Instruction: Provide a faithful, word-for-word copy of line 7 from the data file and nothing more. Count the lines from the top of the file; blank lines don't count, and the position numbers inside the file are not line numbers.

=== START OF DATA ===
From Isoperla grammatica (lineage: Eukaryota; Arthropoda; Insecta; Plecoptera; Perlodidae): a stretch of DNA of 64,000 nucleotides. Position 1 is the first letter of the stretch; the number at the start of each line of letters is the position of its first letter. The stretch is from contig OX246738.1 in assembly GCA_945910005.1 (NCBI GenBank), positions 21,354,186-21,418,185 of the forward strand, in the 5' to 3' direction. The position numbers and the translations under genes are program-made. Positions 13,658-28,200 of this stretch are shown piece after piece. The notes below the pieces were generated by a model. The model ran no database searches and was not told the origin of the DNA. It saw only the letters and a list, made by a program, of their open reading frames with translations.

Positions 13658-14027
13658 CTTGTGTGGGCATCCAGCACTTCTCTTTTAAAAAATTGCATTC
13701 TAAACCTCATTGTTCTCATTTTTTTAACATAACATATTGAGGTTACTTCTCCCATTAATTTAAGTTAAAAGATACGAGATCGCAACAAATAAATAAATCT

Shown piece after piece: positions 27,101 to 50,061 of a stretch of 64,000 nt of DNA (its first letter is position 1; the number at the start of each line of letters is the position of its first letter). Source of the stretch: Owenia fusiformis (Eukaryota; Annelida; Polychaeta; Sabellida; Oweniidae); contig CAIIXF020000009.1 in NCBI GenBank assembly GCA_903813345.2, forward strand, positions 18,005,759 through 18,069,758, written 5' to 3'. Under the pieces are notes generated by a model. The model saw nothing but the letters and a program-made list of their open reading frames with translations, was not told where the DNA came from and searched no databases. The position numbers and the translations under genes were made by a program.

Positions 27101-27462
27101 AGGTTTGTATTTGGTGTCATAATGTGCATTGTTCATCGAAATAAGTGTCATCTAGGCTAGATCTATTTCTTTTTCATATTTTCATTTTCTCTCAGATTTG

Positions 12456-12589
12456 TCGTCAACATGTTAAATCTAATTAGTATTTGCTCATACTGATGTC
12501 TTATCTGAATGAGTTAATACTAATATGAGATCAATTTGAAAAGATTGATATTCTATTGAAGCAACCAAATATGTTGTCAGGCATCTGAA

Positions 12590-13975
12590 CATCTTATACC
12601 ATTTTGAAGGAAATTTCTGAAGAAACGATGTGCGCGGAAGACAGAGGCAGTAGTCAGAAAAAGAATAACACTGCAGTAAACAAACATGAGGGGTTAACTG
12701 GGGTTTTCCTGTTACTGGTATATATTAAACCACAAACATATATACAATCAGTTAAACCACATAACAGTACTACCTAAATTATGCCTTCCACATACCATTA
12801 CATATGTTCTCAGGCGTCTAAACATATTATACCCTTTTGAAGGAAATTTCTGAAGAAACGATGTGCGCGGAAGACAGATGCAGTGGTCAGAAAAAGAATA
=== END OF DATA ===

27101 AGGTTTGTATTTGGTGTCATAATGTGCATTGTTCATCGAAATAAGTGTCATCTAGGCTAGATCTATTTCTTTTTCATATTTTCATTTTCTCTCAGATTTG